The sound of the headphones is clear with great transparency; the highs are very good without distortion even at very high volumes. They are balanced towards the trebles rather than the bass, for me a little more emphasis on the deeper bass notes would be an improvement. The soundstage is wide for IEMs and they isolate the certain instruments well.

The RE-400s are versatile, they handle most genres well. Perhaps not for those into drum & bass and other bass heavy genres, but I found they handled Rock, Classical, Soul & Folk very well.

They retail at the moment for £99.00 which seems a fair price to me. They are up there with the best under £100 IEMs that I have tried.


The RE-600 is the next step up (and also the top) in the HiFiMAN IEM range; they are similarly designed to the 400s although they have a gloss black finish as opposed to the metallic look. This is in keeping with the HiFiMAN over-ear range as well, as the HE-300s are chrome and the HE-6s are gloss black. Whether HiFiMAN intended it or not, it’s a nice feature.

Packaging-wise they are very different. The 600s come with very extravagant packaging. The case is a large vanity case type box with two sections. One for the headphones themselves, again encased in a nice foam housing with a velvety top layer. The other section opens to reveal the 6 sets of spare tips and a wire holder. These are all, like the headphones, encased in the foam. Although, it looks great, it is quite difficult to get the tips out from the foam, I tend to just push them in deeper. The case is bound with mock leather and has a mirrored center display which features the RE-600 name.

The 600s are incredibly clear and analytical; their soundstage is quite incredible. They take the clear sound that the 400s achieve but then bolster the sound with more warmth, bass and give a more 3 dimension sound. Technically these are supreme headphones; they are fast paced and precise offering brilliant imagery. The bass is subtle and managed well; those who like a lot of bass might find it a tad light on the bass side, but it really comes down to a question of musical tastes.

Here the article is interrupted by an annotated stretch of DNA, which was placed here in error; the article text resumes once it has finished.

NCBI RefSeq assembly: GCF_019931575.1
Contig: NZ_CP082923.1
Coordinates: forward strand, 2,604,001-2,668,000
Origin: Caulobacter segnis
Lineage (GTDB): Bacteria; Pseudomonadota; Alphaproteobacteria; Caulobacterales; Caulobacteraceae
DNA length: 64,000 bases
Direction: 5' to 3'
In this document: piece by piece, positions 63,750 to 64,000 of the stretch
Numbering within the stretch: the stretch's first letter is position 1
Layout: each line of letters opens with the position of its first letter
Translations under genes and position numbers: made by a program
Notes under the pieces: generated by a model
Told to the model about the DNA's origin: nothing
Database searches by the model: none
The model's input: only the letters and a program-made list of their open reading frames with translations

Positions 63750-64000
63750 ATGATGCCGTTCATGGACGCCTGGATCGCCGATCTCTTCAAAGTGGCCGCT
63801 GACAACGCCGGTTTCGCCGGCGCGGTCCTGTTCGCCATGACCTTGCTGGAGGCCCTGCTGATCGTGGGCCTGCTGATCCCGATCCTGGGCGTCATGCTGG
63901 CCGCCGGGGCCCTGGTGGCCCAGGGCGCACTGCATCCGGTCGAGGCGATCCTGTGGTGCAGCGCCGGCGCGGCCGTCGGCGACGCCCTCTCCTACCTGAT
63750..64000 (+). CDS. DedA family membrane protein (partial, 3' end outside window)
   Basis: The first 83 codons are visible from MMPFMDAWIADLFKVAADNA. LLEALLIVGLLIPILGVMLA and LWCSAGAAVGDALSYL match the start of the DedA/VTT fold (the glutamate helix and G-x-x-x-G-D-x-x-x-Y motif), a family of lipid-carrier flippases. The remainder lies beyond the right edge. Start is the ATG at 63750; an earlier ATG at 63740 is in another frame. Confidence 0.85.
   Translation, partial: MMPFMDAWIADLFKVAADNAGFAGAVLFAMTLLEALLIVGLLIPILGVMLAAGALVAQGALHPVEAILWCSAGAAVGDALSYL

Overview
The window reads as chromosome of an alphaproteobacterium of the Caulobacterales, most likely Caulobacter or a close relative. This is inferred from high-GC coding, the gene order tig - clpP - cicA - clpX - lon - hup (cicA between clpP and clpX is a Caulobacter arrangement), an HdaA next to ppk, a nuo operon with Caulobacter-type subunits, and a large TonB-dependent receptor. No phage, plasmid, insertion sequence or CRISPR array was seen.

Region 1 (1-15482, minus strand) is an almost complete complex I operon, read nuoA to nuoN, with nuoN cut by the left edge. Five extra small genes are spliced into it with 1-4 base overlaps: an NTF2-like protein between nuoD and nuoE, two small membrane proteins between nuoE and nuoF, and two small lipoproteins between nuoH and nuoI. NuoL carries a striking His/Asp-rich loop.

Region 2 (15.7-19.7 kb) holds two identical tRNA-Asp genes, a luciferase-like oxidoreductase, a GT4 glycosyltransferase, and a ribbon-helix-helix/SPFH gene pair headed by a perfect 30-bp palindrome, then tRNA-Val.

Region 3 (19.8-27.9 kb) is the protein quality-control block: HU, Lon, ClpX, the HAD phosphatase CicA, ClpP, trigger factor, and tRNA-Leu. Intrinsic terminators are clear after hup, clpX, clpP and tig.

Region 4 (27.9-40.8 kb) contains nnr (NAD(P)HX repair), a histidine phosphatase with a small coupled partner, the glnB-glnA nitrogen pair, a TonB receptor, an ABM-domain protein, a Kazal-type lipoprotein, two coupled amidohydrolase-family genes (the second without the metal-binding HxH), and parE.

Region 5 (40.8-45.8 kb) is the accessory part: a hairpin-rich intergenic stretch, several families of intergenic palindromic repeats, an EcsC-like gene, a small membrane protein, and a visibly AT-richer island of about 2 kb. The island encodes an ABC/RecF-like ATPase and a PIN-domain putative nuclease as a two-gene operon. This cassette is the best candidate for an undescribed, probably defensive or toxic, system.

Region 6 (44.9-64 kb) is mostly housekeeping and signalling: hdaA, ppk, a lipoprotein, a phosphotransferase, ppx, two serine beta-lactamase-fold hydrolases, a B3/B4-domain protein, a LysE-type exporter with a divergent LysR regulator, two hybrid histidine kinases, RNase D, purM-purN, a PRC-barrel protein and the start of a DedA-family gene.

Both sets of IEMs were very comfortable and did not tend to fall out of the ears as some can do.

The only real downside is the price, they are not cheap at £280 but if you are willing to spend that much on IEMs, it might be hard to beat the RE-600s.


To test the over-ears I was using FLAC files and ran through a Benchmark DAC1 HDR headphone amp.

The HE-300s are the starting point of the HiFiMAN over ear range at £270.00. They are the only headphones in the collection that do not feature the trademark orthodynamic drivers. They have the standard dynamic drivers. All the HiFiMAN over-ears are styled in the same way, they have large open-back cans, connected to the padded headband by metallic adjustable connections. Although they look the same, when you pick up the HE-300 you can tell that they are a fair bit lighter than the rest of the range, that isn’t to say that they don’t feel well made they still feel very well made. These are extremely comfortable headphones, the most comfortable in the whole HiFiMAN set in fact.

The sound that they give is warm, it is vastly different to the sound of HiFiMAN’s IEMs as the bass is prominent, in fact for open-backs the bass is quite staggering, there is a strong mid-range to integrate it well though. It is very easy to slip into a world of your own with these headphones on. These are not an analytical reference headphones, these are clearly made for casual enjoyment listening. Having said that, at times the highs can seem a little distant at the top end and do not have as much snap as I would like.

The performance / price ratio of these headphones is excellent.


From looks alone, the HE-400s are identical to the 300s except for the colour, however picking up the HE-400s you can straight away determine that they are made to a higher quality to the HE-300, they are heavier and the metal feels sturdier.

The 400s have one planar magnetic (or orthodynamic) driver. This is generally what people want from HiFiMAN headphones, they have become well known for these drivers.